I’m searching for the best FTSE 100 shares to buy to boost my dividend income. Do the large dividend yields at these London Stock Exchange giants make them screaming buys?
Each of these UK shares carries a yield above the 4% FTSE index average.
The ugly duckling
Housebuilder Barratt Developments (LSE: BDEV) didn’t get any love from the market last week. That’s even though the firm released yet another set of excellent trading numbers.
Barratt’s share price slipped despite the business raising forecasts for the financial year ended June. It said that demand for its new-builds remained strong throughout the year and across the country too.
Completions are now back to pre-pandemic levels, it said. And the FTSE 100 firm predicted it will grow annual completions between 3% and 5%, despite the threat posed by rising interest rates.
9.8% dividend yields
Barratt is one of several UK housebuilding shares to hike profit forecasts. Yet the ultra-low valuations of almost all of these stocks doesn’t seem to reflect this reality.
Barratt trades on a forward P/E ratio of just 6 times, for example. I think companies like this should remain impressive profit makers beyond the short term too. Demand for new homes is red hot and should remain so for years, due to failing housebuilding policy.
I own this share in my portfolio and am considering adding to my holdings. And especially as the forward dividend yield here currently sits at an enormous 9.8%.
A beaten-down bank
I won’t buy Barclays (LSE: BARC) shares though. That’s even though it also provides tremendous all-round value for money, at least on paper.
The banking stock trades on a forward P/E ratio of just 5 times today. On top of this its dividend yields sit at 5.2% for 2022 and at an even more impressive 6.1% for 2023.
I’m not dip-buying Barclays because its operations are particularly economically sensitive. On the plus side, conditions in the bank’s US marketplace continue to hold up robustly. But the firm faces a wave of loan impairments and a sharp deterioration in revenues as the United Kingdom economy sinks.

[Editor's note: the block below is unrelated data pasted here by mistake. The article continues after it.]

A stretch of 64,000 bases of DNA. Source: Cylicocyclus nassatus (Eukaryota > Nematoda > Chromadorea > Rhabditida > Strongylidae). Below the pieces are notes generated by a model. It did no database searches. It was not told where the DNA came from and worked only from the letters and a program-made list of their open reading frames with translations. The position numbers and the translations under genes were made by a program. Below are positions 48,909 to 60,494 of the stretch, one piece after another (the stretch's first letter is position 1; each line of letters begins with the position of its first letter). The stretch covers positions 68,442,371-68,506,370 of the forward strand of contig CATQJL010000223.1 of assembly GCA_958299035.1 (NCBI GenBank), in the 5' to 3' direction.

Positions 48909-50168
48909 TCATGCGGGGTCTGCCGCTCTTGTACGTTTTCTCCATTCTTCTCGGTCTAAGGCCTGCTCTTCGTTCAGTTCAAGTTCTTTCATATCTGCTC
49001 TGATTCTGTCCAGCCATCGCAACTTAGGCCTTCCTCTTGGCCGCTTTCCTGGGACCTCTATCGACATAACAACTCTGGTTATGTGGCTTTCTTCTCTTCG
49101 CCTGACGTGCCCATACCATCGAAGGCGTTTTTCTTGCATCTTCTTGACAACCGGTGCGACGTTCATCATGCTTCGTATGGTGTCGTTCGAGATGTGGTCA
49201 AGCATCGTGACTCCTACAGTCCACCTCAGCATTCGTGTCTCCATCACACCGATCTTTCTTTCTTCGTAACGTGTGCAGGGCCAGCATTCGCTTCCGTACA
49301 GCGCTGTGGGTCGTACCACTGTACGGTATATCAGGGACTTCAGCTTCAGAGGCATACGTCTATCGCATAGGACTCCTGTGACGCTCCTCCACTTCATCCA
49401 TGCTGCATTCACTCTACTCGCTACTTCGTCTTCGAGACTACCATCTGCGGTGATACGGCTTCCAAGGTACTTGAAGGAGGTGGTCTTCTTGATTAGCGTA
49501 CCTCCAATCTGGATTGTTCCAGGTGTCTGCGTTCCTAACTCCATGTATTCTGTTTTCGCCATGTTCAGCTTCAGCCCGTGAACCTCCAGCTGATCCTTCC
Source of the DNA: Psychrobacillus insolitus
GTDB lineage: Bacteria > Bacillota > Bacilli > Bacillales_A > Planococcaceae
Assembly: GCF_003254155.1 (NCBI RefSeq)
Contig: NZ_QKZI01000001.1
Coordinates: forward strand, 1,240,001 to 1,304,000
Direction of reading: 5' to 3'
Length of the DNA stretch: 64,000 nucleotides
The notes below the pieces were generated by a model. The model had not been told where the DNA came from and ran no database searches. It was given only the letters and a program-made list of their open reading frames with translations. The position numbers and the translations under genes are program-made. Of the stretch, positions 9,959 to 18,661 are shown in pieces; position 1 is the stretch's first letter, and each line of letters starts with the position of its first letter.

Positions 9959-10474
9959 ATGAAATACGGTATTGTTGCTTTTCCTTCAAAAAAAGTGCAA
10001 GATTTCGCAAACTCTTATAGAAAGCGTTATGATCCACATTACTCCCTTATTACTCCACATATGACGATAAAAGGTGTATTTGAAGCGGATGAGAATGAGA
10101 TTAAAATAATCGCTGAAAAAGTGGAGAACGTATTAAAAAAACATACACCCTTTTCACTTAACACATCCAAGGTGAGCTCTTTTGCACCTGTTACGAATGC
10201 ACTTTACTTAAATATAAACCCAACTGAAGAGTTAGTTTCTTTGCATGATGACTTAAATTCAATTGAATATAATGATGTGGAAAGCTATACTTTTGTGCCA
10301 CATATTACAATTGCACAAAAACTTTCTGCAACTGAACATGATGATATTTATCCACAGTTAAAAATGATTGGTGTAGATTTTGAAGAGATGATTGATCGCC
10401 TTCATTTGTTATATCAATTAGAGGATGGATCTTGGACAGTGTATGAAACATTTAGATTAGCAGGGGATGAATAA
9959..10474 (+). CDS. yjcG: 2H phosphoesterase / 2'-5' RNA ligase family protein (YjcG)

Moreover, I’m inclined to swerve past Barclays as I worry about the outlook for the British economy in the medium-to-long term. The Organisation for Economic Cooperation and Development (OECD) thinks the United Kingdom will register zero GPD growth in 2023, due to high inflation. Conditions could remain tough beyond that too as the economy adjusts to post-Brexit rules.
However, I could be minded to buy the FTSE 100 bank if rumours on international expansion prove correct. News was leaked to Reuters last week that Barclays is searching for a partner to enter China’s $4.3trn asset management industry.
The bank pulled out of Asia and Africa several years ago to focus on its core Western market. A subsequent return to fast-growing China could help supercharge long-term profits.
I’ll be keeping tabs on developments here with a view to possibly buying Barclays. And particularly if it continues to trade at rock-bottom prices.
The post Should I buy these FTSE 100 shares for big dividends? appeared first on The Motley Fool UK.
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Royston Wild has positions in Barratt Developments. The Motley Fool UK has recommended Barclays. Views expressed on the companies mentioned in this article are those of the writer and therefore may differ from the official recommendations we make in our subscription services such as Share Advisor, Hidden Winners and Pro. Here at The Motley Fool we believe that considering a diverse range of insights makes us better investors.